Settlement will pay back Colorado victims of illegal predatory lending

Settlement will pay back Colorado victims of illegal predatory lending

An online subprime loan company accused of charging consumers rates in excess of Colorado law has been barred from doing business in the state. And 5,000 Colorado consumers who were charged illegally-high interest rates will soon be seeing checks to reimburse them for those illegal charges, totaling nearly $7.5 million, in their mailboxes.

A consent judgment obtained last year by Colorado Attorney General Cynthia Coffman forbids online subprime lender CashCall and its owner, J. Paul Reddam of Canada, from directly or indirectly servicing, collecting or attempting to collect on consumer loans in Colorado. The judgment also applies to CashCall subsidiaries WS (Western Sky) Funding and Delbert Services Corporation.

The judgment, filed in Denver District Court, requires CashCall to pay restitution and to discharge loans for 5,000 Coloradans. Checks to affected consumers began going out June 1, according to the Attorney General’s office. 

CashCall and its affiliates charged annual interest rates in excess of 355 percent on some loans. “In the most egregious cases, consumers paid over five times the amount they borrowed in unlawful fees and interest,” according to a statement by Coffman.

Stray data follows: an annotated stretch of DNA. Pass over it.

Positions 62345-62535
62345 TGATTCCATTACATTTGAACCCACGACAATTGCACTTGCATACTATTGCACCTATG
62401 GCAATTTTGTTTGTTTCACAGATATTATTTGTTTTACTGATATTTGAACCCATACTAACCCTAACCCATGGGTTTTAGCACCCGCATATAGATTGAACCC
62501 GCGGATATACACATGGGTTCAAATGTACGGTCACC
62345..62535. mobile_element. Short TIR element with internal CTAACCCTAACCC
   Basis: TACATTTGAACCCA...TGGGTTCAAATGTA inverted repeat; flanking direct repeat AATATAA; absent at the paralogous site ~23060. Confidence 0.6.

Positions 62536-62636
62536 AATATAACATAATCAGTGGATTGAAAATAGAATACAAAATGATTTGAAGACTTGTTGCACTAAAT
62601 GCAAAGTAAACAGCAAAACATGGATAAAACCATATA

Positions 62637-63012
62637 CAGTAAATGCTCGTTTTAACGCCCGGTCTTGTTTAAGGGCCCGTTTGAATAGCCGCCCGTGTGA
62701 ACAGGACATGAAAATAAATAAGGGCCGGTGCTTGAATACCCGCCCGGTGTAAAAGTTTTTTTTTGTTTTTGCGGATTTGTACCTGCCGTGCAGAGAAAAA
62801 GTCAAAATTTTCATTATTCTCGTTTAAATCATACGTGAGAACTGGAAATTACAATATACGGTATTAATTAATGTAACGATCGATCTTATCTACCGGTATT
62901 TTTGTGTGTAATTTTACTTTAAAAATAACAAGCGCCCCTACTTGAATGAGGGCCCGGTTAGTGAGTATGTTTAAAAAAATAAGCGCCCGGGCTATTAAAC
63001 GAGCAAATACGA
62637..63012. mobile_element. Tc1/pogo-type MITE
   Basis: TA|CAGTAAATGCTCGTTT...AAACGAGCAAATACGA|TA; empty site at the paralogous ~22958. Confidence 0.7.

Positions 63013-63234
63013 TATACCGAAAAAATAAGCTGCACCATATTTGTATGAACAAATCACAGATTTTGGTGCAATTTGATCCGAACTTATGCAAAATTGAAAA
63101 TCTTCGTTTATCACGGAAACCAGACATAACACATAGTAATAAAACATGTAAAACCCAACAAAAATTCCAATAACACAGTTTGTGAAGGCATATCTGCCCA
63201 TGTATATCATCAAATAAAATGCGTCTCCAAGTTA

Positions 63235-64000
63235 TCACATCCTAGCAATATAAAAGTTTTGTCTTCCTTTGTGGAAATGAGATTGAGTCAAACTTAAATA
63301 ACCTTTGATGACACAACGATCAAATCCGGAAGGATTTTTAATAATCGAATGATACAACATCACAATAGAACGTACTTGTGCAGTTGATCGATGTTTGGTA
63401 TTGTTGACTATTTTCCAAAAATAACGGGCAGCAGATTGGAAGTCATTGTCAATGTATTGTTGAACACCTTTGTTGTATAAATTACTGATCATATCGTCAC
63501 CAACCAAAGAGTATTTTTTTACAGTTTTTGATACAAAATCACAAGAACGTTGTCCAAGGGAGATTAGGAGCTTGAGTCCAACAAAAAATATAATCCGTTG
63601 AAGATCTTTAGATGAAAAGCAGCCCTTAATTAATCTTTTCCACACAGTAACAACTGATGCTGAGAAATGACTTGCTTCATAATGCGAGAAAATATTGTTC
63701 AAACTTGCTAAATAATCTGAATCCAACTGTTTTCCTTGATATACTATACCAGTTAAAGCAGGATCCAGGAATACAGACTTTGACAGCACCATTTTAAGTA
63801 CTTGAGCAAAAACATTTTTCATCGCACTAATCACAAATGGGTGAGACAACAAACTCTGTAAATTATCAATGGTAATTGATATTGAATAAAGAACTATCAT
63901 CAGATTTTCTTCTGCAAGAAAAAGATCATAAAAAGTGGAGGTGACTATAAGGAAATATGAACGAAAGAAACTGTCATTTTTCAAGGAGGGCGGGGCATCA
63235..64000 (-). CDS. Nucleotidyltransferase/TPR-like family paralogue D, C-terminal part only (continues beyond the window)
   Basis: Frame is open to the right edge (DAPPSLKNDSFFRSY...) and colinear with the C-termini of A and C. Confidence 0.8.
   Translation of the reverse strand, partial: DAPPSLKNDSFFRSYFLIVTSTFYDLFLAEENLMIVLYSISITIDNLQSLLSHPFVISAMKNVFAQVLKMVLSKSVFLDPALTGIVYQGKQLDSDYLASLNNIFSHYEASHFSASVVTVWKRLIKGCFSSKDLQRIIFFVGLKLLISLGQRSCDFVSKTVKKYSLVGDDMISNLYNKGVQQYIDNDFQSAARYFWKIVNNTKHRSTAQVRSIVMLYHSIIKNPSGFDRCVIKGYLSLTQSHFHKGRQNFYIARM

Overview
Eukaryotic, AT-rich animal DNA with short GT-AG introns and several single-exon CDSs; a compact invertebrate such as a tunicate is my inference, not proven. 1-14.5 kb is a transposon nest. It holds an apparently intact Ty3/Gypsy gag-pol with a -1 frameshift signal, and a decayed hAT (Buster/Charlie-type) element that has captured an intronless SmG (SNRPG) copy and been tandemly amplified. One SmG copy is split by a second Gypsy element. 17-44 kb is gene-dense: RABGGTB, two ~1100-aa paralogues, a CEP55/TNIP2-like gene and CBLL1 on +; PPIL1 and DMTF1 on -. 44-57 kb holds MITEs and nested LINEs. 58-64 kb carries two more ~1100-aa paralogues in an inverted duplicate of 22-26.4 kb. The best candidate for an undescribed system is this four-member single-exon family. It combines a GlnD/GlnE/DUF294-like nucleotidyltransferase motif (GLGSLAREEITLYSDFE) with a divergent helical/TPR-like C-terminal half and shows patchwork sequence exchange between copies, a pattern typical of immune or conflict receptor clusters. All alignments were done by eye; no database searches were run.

“I am pleased to be returning money to Coloradans who were ripped off by these unscrupulous operators,” said Coffman. “This is not the way we do business in our state.”

The lawsuit was originally filed in 2013 by then-Attorney General John Suthers. According to the original complaint, at the time the suit was filed, CashCall did not even have a license to operate in Colorado. It had allowed a previous license to lapse in 2011. Western Sky, according to the complaint, was never authorized to do business in Colorado. The company for years ran ads on local TV and cable stations advertising their loans, although those ads stopped about three years ago.

Delbert Services is a collection agency licensed to do business in Colorado and is a subsidiary of CashCall that handles the company’s collection accounts.

Rich Jones of the Bell Policy Center says that borrowers should be wary of online lenders, calling many of them “bad actors.” He commended Coffman and her predecessor, John Suthers, for doggedly pursuing online lenders who charge interest rates over and above what’s allowed in the state. The Attorney General has clearly taken the stand that “if you’re a borrower in Colorado, Colorado law applies” with regard to the interest rates these lenders can charge, Jones said.

The judgment sends the message to online lenders that if they loan to Colorado consumers, they have to play by Colorado rules, Jones said.

Western Sky has maintained in the past that its loans are not subject to Colorado’s usury laws because the company is owned by an Indian tribe, which provides “tribal immunity and preemption.” That argument was rejected by a Denver District Court in 2013.

According to Coffman, the settlement is the second time Western Sky Financial has gotten into trouble in Colorado. Two years ago, the company and its owner, Martin “Butch” Webb was barred from doing business in Colorado and to pay the state $565,000 to Colorado consumers for charging rates on payday loans that exceeded state law limits.